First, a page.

Yes, a virtual server cluster can improve high availability in virtual testing environments, allowing your important test workloads to remain online. An HA cluster for test and dev allows admins to easily fail over VMs and manage VM patches or updates. Plus, server clustering reduces the risks of moving to production. You can test availability and ensure that your VMs will perform as expected.
How can I build a Hyper-V failover cluster?
A single cluster site is great for failing over VMs when a host goes down, but if a natural disaster or network or power outage occurs, you need a multi-site cluster. By extending your virtual server cluster to multiple physical sites, you can protect VMs and hosts from a site-wide failure. Through Windows Failover Clustering, the shared storage contents copy over to a secondary Hyper-V failover cluster site, and data replication ensures that you don’t suffer data loss.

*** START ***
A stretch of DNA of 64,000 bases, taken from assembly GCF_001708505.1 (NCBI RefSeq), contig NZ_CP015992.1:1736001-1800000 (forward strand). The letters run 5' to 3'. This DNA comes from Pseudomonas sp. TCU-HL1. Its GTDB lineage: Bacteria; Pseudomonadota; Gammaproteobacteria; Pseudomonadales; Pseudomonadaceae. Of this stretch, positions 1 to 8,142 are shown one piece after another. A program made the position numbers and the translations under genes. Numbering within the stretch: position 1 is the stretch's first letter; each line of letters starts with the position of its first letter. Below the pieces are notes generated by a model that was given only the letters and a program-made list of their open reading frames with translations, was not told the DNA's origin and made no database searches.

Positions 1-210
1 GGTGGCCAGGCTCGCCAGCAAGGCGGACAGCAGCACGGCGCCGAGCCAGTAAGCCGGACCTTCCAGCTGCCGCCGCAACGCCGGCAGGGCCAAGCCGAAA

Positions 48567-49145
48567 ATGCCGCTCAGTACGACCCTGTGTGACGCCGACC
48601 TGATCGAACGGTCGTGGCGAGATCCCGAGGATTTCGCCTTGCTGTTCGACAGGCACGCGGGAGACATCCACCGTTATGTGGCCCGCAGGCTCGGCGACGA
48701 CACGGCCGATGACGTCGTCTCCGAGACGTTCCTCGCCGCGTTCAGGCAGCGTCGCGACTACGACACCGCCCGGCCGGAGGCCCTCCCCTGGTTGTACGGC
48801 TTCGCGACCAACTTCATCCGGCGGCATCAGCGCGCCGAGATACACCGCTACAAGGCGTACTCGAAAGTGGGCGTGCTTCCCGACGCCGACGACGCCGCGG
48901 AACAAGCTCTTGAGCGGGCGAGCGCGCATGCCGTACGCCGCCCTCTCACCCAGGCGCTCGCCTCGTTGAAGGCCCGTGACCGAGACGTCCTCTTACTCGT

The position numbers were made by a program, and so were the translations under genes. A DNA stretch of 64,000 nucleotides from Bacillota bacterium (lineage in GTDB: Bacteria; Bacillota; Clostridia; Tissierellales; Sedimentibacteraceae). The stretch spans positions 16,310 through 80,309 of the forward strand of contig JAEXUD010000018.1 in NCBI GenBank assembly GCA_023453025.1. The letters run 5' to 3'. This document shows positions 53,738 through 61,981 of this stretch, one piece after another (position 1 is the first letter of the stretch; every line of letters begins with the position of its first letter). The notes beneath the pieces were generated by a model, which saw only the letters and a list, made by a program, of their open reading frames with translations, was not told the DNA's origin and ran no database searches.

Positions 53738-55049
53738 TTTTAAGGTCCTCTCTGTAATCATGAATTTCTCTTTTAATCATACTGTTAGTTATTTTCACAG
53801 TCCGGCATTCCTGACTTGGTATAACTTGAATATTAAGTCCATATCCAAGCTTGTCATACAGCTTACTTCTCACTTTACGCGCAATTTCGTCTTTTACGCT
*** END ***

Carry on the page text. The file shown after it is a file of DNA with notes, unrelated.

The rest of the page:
To get the best Hyper-V cluster performance, configure VMs in multi-site clusters to respond to the IP addresses at both locations. You should also use Windows PowerShell commands to monitor latency between separate Hyper-V failover clusters.
How can I overcome network issues in a Hyper-V failover cluster?
If your Hyper-V failover cluster experiences a sudden network loss, numerous VMs will have to find and restart on other hosts. Sometimes, they’ll report that there is a duplicate IP address on the network, but you can solve this high-availability cluster issue by simply shutting down and restarting the VM manually. It’s also common to experience pinging problems after a VM reboot, but restarting the VM should do the trick here too. And to eliminate the problem in the future, try not to use legacy network adapters, which route traffic through the host partition.
What are the benefits of Hyper-V Cluster Shared Volumes?
Microsoft Hyper-V R2’s server clustering technology, Cluster Shared Volumes, grants read-and-write access to all Hyper-V failover cluster nodes and integrates with Live Migration. Cluster Shared Volumes simplifies storage provisioning by allowing you to create a larger logical unit number (LUN) instead of laboring over multiple LUN configurations. Creating a single LUN also means you can reduce the amount of buffer space on each VM in the virtual server cluster.